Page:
With the support of 43 percent of likely Democratic voters, he could win the primary without a runoff, according to the latest Quinnipiac poll.
Yet these same traits, so appealing to a growing segment of city Democrats, could be used against him come November.
“Republicans will be looking to really frame this election as continuing the course, going forward with the progress we’ve made as a city under [former Mayor Rudolph] Giuliani and Bloomberg," says David Johnson, a senior Republican consultant and CEO of Strategic Vision, an Atlanta-based political consulting agency. "And they see [de Blasio’s rise] as a chance to really frame it this way.”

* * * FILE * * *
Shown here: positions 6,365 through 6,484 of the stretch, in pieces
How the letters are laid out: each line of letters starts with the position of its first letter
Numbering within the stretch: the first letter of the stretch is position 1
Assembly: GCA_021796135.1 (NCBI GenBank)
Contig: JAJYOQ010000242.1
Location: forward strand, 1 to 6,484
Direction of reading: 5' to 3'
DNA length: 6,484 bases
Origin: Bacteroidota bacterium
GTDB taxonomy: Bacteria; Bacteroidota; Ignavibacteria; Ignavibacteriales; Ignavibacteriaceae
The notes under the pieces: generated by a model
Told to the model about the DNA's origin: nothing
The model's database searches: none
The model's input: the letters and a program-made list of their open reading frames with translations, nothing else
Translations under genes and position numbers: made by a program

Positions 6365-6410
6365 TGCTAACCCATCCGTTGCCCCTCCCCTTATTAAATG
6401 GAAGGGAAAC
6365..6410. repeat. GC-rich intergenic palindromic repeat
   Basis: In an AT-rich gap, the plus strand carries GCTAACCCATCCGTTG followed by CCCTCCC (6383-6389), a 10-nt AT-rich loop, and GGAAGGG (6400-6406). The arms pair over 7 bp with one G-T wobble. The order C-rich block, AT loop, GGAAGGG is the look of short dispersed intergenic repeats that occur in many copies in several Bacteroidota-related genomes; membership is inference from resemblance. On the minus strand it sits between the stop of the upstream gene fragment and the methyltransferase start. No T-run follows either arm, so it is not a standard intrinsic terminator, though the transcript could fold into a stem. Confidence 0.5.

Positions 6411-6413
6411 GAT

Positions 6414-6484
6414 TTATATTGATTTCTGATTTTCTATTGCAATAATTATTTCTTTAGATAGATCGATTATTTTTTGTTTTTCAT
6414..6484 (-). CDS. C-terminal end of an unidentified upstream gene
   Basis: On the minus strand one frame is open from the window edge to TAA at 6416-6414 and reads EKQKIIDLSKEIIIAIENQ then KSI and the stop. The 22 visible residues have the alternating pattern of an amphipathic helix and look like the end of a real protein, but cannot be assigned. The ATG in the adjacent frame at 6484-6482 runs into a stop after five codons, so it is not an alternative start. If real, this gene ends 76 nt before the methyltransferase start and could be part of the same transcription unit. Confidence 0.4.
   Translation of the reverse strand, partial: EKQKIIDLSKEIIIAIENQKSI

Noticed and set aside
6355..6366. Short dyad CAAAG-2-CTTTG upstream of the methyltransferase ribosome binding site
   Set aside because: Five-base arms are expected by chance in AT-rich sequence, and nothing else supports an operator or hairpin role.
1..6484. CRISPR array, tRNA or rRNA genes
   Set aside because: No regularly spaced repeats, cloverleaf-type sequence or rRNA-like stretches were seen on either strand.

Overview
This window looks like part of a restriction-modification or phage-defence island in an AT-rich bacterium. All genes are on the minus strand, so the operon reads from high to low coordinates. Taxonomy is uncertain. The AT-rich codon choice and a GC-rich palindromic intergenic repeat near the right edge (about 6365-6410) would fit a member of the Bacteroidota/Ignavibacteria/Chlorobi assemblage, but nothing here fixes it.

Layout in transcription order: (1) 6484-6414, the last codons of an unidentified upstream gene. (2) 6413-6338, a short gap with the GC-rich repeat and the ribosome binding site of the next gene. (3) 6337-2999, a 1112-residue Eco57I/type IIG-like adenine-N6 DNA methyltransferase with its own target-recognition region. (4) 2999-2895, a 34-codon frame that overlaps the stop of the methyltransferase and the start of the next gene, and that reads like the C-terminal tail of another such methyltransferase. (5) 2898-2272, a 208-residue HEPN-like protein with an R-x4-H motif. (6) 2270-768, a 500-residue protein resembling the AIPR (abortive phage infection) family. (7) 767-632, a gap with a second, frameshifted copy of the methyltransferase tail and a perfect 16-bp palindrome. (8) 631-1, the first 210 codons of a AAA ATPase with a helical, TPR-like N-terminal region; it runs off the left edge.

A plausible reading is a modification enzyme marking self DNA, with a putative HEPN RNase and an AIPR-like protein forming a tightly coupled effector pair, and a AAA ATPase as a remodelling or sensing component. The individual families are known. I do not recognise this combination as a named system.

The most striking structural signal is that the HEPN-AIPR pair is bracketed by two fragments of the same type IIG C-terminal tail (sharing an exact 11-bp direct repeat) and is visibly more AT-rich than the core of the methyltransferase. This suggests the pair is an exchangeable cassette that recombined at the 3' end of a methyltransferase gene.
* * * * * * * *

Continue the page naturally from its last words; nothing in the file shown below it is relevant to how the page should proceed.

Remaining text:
It’s an argument that Republicans would have much more difficulty launching against the other top Democrats, including City Council Speaker Christine Quinn, or former Comptroller Bill Thompson, both of whom who have run careful, centrist campaigns – at least by New York City standards.
“With Quinn, and with some of the others like Thompson, Republicans don’t see this dynamic as much,” continues Mr. Johnson, a veteran of high-profile political campaigns. “But de Blasio, they do, and they feel really that they have a chance to hit him for being so liberal, so out of step and potentially costly to New York.”
Make no mistake, the odds are still stacked against either of the leading Republican candidates. Joe Lhota, former deputy mayor under Mayor Giuliani, currently leads John Catsimatidis, the billionaire owner of a grocery store chain, by a 2-to-1 margin, according to the Quinnipiac poll.
But Republicans could see a glimmer of hope against a de Blasio nomination, many observers say.